Once the requirement for an in-band, on-channel digital audio broadcast is defined, a number of subsidiary problems arise in executing that broadcast. In particular, the digital signal and the FM program must be modulated together in such a way that they can be demodulated and used by various end users on the receiver end. This causes problems of receiver design, which are made more complex since allowance must be made for disturbances which occur in the communications channel between the transmitter and receiver. For example, in FM transmission, demodulation is often inhibited by multipath, which applies fast, undesired phase changes to FM signals thereby causing a loss of phase lock in conventional receivers which normally use "phase locked loops" (PLLs). Reacquisition of lock with a conventional PLL causes an undesired spurious time response at the demodulation output of the receiver, which adversely affects audio quality.
In one aspect, this invention is directed to a method for introducing supplemental programming (more messages) to a given FM broadcast by amplitude modulating the FM waveform. The supplemental amplitude modulation is orthogonal to the initial frequency modulation so that both the AM and FM programs can be demodulated, either independently or together, without interfering with one another. This method thus provides a vehicle for the simultaneous transmission of supplemental programming, such as high bit rate DAB, with existing FM over the same spectral allocation at the same time without degrading the analog FM transmission. This invention is applicable to any system in which additional programming or an additional message is to be added to enhance or supplement another program which frequency modulates a carrier.
More specifically, the present invention is directed to a method and apparatus for modulating a DAB signal, consisting of 21 digital carriers, onto an analog FM carrier such that mirror images of the 21 digital carriers are spaced in frequency on either side of the analog FM carrier. These DAB carriers slew through the frequency band at the instantaneous rate of the analog FM carrier. This slewing in frequency is accomplished without causing interference between the analog FM audio and digital subcarrier signals. The analog FM program signal then becomes, in a sense, a carrier for the 21 digital subchannels. By slewing through frequency, the composite signal becomes resistant to multipath distortion. Further resistance to multipath is derived through the addition of a continuously transmitted wideband reference signal to the 21 digital subchannel modulation waveforms. This reference waveform is used at the receiver as a training system for adaptive multipath equalization with quick and continuous updating. Additional resistance to multipath distortion comes from the use of data interleaving and data coding systems which are customarily used to detect and correct errors in digital signal systems. As a result, the FM DAB transmission system of the invention provides unusually good resistance to multipath induced distortion. The FM DAB signal is modulated at a significantly lower peak power and is positioned within the allocated spectrum mask which is licensed to each broadcaster. This allows each broadcaster to transmit the digital signal within the licensed frequency on a single FM channel.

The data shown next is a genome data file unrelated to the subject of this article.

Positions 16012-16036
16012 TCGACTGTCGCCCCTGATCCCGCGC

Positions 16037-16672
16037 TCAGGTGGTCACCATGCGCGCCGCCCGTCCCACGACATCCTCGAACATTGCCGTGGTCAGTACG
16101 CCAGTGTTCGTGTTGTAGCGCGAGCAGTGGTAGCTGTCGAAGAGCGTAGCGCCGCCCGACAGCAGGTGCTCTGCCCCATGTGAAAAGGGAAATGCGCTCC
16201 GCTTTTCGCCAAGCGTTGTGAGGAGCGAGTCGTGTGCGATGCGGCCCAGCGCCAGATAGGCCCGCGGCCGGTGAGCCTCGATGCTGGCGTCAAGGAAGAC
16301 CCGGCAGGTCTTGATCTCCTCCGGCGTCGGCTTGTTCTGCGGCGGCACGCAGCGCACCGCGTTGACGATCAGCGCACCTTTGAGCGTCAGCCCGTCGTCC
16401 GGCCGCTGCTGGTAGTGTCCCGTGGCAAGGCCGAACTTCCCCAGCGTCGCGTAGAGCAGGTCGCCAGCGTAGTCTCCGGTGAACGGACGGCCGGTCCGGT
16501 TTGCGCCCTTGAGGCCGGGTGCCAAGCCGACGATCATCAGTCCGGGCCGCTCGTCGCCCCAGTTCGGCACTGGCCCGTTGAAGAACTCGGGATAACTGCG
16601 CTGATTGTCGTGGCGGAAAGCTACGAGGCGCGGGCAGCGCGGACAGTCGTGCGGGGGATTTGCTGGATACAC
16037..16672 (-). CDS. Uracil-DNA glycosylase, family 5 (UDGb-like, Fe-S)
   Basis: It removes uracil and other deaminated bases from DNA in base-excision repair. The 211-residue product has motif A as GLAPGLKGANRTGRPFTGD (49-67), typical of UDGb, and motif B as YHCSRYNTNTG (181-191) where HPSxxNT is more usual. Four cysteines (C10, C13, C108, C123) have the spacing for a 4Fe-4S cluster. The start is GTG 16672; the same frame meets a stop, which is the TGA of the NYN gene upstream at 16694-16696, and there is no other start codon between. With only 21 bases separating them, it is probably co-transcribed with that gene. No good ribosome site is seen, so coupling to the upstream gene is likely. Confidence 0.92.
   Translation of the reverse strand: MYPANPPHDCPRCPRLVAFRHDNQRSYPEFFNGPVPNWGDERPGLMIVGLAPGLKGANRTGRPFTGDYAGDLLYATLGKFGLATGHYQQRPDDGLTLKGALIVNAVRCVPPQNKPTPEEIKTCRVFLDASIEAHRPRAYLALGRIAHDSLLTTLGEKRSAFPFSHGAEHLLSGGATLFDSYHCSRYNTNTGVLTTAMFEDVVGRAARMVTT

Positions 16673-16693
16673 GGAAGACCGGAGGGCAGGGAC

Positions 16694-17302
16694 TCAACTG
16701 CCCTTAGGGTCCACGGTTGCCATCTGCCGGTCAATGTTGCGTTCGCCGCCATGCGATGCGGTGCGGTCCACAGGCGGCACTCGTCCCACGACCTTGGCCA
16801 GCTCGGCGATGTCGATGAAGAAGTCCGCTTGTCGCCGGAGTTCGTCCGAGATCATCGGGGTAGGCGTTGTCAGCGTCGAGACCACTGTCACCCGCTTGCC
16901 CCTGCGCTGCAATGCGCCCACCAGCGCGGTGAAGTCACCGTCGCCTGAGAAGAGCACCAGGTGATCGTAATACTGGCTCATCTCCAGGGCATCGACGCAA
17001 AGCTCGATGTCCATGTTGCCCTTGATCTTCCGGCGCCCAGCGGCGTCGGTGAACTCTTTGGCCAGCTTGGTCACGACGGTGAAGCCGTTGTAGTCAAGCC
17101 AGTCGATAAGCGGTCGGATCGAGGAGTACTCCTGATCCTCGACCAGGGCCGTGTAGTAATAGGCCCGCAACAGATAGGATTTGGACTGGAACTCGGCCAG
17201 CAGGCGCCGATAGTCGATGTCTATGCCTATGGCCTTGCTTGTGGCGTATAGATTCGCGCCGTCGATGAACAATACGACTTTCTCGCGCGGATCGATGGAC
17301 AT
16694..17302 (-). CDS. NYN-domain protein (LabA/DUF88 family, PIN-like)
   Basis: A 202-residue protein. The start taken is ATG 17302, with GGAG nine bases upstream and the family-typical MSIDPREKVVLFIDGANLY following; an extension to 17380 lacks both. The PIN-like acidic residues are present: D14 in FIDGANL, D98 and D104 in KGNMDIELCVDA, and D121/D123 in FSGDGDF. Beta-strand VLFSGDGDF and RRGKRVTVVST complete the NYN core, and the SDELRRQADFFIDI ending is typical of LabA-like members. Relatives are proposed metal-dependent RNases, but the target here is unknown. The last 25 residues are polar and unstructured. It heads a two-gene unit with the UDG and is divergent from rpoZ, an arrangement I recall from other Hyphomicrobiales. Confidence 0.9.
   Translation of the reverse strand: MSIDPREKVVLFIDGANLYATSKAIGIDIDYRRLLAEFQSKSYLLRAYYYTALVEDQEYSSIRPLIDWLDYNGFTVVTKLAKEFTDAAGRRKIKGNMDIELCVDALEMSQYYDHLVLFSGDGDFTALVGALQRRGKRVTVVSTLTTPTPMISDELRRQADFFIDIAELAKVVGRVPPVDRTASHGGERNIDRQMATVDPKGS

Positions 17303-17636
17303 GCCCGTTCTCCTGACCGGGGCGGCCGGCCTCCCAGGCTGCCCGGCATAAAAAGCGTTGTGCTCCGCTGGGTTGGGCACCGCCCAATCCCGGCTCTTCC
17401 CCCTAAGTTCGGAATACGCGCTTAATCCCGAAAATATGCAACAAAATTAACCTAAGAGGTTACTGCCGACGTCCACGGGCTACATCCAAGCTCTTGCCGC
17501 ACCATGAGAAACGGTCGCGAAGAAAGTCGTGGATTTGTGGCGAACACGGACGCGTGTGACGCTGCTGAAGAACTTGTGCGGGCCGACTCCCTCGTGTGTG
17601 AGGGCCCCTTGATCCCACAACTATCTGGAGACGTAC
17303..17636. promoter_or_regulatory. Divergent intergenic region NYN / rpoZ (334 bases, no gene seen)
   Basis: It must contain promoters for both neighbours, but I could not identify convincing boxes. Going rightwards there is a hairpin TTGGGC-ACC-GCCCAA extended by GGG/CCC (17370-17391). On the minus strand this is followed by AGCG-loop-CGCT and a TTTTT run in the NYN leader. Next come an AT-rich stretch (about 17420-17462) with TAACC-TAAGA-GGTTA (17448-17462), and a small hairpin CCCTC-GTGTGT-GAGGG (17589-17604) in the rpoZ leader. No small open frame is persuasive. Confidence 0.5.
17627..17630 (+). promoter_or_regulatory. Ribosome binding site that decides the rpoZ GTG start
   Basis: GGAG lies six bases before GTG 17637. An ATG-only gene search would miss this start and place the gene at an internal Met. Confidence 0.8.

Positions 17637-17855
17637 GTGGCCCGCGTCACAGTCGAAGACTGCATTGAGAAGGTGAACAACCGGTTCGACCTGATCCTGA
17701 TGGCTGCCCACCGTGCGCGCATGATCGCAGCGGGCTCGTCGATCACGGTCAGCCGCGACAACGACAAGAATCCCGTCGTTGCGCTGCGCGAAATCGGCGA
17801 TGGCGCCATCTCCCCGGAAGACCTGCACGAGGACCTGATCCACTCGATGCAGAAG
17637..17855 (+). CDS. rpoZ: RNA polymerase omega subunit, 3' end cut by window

An important consideration in the development of an in-band, on-channel FM digital audio broadcasting (FM-DAB) system is the requirement that the digital signals not interfere with the analog FM signals occupying the same frequency allocation. An in-band, on-channel FM-DAB signal simultaneously occupies the same frequency allocation as a conventional analog FM broadcast signal. The characteristics of the digital signal must therefore be designed to prevent degradation of the analog signal. One approach to minimizing interference is to reduce the amplitude of the digital signal relative to the analog signal. Of course, the amplitude of the digital signal cannot be made arbitrarily small, because interference from the analog signal and thermal noise will ultimately degrade the digital signal. Once the digital signal amplitude has been reduced to the smallest possible level which maintains the desired bit error rate over the desired coverage area, then another technique must be used to ensure non-interference with the analog signal. One such technique is to design the frequency-domain characteristics of the digital signal such that it is orthogonal to the analog signal.